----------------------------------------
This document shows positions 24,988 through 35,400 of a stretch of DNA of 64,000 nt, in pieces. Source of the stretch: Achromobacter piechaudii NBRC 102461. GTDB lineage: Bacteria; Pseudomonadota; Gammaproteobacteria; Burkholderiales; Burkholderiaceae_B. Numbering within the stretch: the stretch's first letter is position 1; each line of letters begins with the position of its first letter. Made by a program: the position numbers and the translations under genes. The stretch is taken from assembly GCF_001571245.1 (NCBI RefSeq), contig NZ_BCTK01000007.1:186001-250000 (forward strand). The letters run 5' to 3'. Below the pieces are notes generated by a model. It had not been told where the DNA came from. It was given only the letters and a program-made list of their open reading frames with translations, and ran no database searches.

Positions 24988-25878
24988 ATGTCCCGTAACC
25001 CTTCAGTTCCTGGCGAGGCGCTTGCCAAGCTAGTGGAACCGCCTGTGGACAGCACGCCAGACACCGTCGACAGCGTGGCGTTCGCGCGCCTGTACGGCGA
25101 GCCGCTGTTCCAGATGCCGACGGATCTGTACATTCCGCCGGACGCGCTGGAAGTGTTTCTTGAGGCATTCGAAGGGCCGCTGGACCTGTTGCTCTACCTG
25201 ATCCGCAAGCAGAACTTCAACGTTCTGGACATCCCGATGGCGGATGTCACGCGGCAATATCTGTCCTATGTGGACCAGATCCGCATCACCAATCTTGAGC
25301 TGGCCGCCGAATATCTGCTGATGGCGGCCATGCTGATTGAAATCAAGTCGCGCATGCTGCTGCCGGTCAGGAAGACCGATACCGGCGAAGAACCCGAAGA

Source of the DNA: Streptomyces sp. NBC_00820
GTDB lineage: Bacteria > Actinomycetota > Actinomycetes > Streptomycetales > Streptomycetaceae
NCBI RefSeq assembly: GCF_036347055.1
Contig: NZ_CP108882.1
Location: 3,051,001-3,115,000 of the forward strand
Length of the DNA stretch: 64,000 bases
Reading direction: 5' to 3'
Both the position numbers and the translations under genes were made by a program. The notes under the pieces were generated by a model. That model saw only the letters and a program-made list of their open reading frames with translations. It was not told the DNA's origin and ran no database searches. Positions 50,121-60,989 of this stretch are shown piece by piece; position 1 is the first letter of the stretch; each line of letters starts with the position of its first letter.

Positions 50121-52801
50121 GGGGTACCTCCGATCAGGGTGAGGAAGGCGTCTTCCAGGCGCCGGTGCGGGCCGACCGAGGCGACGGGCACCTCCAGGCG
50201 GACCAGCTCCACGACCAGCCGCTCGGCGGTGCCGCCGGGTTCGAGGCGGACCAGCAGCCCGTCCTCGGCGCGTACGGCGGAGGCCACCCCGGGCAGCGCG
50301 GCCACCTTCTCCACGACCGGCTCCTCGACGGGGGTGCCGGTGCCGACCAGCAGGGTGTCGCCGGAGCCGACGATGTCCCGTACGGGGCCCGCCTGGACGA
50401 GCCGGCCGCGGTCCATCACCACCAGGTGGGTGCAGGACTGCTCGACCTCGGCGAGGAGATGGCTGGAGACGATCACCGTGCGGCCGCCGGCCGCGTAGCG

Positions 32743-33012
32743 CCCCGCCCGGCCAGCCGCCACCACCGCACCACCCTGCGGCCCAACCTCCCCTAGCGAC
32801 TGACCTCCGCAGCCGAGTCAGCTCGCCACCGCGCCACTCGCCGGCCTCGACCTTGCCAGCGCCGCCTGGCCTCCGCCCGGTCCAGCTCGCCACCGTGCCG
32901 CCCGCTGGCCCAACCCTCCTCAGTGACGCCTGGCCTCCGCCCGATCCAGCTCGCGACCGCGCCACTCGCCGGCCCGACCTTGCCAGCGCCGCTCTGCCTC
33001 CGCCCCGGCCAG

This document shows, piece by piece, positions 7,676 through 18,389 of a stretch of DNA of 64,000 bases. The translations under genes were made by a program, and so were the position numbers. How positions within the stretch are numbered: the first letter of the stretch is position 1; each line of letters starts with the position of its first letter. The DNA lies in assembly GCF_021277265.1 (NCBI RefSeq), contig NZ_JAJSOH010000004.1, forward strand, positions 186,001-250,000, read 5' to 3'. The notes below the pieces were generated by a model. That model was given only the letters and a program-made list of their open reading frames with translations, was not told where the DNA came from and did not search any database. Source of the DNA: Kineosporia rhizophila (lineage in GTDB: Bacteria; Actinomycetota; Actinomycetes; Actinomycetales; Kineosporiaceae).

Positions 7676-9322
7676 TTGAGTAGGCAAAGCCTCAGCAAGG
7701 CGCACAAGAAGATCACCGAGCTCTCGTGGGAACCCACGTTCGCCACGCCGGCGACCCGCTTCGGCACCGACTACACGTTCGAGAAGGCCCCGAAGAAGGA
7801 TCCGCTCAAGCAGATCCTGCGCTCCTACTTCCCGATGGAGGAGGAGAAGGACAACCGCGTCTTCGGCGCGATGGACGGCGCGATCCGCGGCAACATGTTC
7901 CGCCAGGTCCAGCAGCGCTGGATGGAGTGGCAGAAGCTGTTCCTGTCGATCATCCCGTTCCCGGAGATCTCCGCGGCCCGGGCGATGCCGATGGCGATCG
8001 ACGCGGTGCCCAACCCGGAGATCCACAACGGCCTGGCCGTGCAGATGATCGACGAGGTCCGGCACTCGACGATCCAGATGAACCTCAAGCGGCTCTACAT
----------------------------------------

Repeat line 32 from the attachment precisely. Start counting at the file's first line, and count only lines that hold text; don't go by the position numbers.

8001 ACGCGGTGCCCAACCCGGAGATCCACAACGGCCTGGCCGTGCAGATGATCGACGAGGTCCGGCACTCGACGATCCAGATGAACCTCAAGCGGCTCTACAT